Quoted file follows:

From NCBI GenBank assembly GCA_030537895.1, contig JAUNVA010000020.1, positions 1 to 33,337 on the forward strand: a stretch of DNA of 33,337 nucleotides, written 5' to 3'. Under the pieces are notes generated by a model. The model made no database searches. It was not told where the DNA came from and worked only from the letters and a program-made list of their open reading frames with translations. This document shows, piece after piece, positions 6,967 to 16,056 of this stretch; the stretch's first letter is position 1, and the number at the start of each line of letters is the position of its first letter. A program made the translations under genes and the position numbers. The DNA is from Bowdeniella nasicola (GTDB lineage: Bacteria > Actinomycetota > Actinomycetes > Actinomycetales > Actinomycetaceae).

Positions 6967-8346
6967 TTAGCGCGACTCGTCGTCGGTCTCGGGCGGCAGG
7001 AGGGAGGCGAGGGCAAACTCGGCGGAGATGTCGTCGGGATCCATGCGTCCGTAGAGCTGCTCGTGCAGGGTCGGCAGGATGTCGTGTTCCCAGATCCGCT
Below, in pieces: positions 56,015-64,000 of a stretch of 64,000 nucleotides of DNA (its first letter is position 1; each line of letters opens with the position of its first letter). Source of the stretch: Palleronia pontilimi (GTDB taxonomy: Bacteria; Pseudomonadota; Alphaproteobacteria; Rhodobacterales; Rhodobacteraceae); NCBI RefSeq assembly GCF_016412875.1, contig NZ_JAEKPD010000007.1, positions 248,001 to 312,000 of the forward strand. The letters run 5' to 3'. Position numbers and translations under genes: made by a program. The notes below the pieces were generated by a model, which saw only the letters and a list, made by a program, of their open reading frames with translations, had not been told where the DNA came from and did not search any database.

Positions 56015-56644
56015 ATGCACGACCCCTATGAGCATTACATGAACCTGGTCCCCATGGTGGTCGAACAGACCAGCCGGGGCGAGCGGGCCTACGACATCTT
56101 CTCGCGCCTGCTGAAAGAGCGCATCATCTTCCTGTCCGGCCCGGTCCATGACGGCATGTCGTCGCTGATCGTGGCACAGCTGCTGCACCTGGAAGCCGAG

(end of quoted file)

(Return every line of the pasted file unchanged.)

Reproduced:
From NCBI GenBank assembly GCA_030537895.1, contig JAUNVA010000020.1, positions 1 to 33,337 on the forward strand: a stretch of DNA of 33,337 nucleotides, written 5' to 3'. Under the pieces are notes generated by a model. The model made no database searches. It was not told where the DNA came from and worked only from the letters and a program-made list of their open reading frames with translations. This document shows, piece after piece, positions 6,967 to 16,056 of this stretch; the stretch's first letter is position 1, and the number at the start of each line of letters is the position of its first letter. A program made the translations under genes and the position numbers. The DNA is from Bowdeniella nasicola (GTDB lineage: Bacteria > Actinomycetota > Actinomycetes > Actinomycetales > Actinomycetaceae).

Positions 6967-8346
6967 TTAGCGCGACTCGTCGTCGGTCTCGGGCGGCAGG
7001 AGGGAGGCGAGGGCAAACTCGGCGGAGATGTCGTCGGGATCCATGCGTCCGTAGAGCTGCTCGTGCAGGGTCGGCAGGATGTCGTGTTCCCAGATCCGCT
Below, in pieces: positions 56,015-64,000 of a stretch of 64,000 nucleotides of DNA (its first letter is position 1; each line of letters opens with the position of its first letter). Source of the stretch: Palleronia pontilimi (GTDB taxonomy: Bacteria; Pseudomonadota; Alphaproteobacteria; Rhodobacterales; Rhodobacteraceae); NCBI RefSeq assembly GCF_016412875.1, contig NZ_JAEKPD010000007.1, positions 248,001 to 312,000 of the forward strand. The letters run 5' to 3'. Position numbers and translations under genes: made by a program. The notes below the pieces were generated by a model, which saw only the letters and a list, made by a program, of their open reading frames with translations, had not been told where the DNA came from and did not search any database.

Positions 56015-56644
56015 ATGCACGACCCCTATGAGCATTACATGAACCTGGTCCCCATGGTGGTCGAACAGACCAGCCGGGGCGAGCGGGCCTACGACATCTT
56101 CTCGCGCCTGCTGAAAGAGCGCATCATCTTCCTGTCCGGCCCGGTCCATGACGGCATGTCGTCGCTGATCGTGGCACAGCTGCTGCACCTGGAAGCCGAG